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Air pollution causes serious health problems for kids in Singapore

Air pollution causes serious health problems for kids in Singapore

Air pollution can cause serious health complications for young children, including asthma and lung cancer, according to a study by Singapore University researchers.

The study, which was conducted by a team of scientists from the School of Public Health and Social Work, surveyed 865 children aged between 10 and 14 years from a variety of different locales.

It found that in the children’s classrooms, there was a high incidence of asthma, bronchitis and pneumonia. 

Researchers found that the children who attended school during the week, and in classrooms where they were exposed to air pollution were more likely to develop asthma and bronchiolitis, as well as pneumonia.

The children who did not attend school were also more likely than their peers to develop respiratory symptoms, such as wheezing, and to have high levels of CO 2 in their blood.

The researchers also found that children who had asthma were more than twice as likely to suffer from bronchiocerebral palsy, a condition that results in paralysis of the chest.

The authors say their findings indicate that air pollution is not just a problem for the children and adults, but also for children and young people in general.

“The air pollution can have a devastating impact on children’s health, especially if they are young,” said Dr Rizwan Ahmad, one of the study’s authors.

“For many of these children, they may be the first ones in their family to get a child with asthma, and we need to do more to help prevent and manage the disease,” he added.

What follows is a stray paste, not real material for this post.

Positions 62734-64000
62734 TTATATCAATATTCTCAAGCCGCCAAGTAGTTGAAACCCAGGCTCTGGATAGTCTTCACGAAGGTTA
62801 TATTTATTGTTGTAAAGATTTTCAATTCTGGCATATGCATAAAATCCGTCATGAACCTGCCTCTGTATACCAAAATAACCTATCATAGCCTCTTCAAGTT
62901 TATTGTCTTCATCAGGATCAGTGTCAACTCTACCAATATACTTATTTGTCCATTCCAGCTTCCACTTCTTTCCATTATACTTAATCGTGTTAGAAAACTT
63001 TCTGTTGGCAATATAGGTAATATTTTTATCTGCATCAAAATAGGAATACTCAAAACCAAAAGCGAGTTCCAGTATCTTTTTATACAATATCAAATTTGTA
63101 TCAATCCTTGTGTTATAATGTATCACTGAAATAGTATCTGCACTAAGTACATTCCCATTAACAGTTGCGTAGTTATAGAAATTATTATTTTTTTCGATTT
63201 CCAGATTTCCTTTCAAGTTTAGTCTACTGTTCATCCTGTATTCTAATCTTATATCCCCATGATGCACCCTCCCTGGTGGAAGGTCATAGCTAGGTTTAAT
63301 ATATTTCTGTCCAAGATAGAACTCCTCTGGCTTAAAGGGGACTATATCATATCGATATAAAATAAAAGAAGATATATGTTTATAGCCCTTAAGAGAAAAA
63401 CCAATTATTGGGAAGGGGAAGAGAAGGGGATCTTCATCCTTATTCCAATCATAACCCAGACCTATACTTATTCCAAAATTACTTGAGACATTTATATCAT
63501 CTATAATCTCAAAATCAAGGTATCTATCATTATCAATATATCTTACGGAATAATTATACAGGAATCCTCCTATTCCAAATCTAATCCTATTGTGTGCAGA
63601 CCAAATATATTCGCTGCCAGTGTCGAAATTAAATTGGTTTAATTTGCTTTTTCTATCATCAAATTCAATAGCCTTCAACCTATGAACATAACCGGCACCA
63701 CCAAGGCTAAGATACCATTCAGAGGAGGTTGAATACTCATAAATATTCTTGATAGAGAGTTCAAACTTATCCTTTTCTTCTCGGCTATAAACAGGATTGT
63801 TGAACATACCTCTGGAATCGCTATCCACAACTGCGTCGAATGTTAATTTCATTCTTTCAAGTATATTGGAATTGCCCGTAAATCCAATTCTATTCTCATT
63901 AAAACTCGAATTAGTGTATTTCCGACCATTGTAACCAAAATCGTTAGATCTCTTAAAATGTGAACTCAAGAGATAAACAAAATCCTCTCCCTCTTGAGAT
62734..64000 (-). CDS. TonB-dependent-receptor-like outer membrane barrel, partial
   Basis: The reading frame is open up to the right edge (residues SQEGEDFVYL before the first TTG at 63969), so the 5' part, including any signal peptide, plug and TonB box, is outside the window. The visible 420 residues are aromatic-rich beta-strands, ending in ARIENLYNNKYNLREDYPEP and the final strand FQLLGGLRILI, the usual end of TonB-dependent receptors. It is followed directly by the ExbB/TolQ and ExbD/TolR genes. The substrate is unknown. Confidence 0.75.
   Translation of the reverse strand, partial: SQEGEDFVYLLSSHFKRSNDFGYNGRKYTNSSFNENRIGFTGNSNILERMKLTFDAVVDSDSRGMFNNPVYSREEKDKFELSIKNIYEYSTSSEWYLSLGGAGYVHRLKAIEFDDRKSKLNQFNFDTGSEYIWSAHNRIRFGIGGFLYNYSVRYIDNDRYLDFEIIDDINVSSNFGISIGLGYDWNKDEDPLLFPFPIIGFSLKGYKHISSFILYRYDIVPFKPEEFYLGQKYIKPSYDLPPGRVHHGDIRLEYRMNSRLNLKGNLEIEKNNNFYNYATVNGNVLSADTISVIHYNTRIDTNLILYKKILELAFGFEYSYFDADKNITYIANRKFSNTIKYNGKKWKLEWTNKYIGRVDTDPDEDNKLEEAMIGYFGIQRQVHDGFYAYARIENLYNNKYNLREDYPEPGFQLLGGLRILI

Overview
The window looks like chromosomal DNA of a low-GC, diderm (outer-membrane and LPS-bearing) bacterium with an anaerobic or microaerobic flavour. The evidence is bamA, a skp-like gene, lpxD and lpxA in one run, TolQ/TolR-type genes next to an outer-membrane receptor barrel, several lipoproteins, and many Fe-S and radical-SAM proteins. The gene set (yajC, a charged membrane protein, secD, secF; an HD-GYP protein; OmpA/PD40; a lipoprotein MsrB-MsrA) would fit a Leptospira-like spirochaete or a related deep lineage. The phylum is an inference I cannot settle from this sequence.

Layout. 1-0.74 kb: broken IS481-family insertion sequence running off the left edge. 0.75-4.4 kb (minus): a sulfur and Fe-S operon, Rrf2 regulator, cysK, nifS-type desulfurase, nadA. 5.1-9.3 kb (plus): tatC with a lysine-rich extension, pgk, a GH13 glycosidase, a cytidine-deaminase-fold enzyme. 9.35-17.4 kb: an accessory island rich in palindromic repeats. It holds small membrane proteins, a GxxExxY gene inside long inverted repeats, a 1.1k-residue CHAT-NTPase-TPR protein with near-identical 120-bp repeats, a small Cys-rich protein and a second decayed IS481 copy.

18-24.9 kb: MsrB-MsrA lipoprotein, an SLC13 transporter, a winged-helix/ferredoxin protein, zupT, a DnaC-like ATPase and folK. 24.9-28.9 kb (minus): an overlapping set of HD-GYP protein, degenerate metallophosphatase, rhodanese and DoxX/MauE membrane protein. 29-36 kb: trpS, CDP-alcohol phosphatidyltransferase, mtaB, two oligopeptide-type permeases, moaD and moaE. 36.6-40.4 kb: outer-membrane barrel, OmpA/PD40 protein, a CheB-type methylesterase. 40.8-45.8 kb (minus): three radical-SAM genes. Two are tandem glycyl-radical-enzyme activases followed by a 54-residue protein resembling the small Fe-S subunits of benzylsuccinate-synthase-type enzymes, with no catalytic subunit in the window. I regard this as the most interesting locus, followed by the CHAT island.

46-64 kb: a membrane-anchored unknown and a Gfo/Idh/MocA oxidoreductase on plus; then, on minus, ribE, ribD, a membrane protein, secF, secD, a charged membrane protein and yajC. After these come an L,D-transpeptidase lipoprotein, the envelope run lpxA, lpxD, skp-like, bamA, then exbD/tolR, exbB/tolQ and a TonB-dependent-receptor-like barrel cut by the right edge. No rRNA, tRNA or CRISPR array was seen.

“This study shows that the air pollution has a significant impact on kids’ health.

We must all do more, and more urgently, to prevent and address the problem.”

According to the study, asthma rates among children in Singapore increased by 15.9 per cent between 2005 and 2015, while the rate among children aged 10 to 14 years increased by 12.6 per cent.

The rate of respiratory illness among children increased by 17.5 per cent, while pneumonia rates among them rose by 15 per cent and wheezings increased by 3.3 per cent from 2005 to 2015.

“These data show that air pollutants are linked to health problems in children, and that our children are not the only ones at risk,” Dr Ahmad said.

“We need to increase the awareness among all our young people about the risks of air pollution.” 

The research team, led by Dr Hadi Mohamed, said that air quality in Singapore has improved dramatically in recent years, and the country’s air quality index has now increased to 70 per cent in urban areas, which means it has been reduced to its pre-air pollution level of 30 per cent for the last 15 years.

The researchers say the data should be used as a guide for the health and safety of the public, and particularly for the young people who will be affected.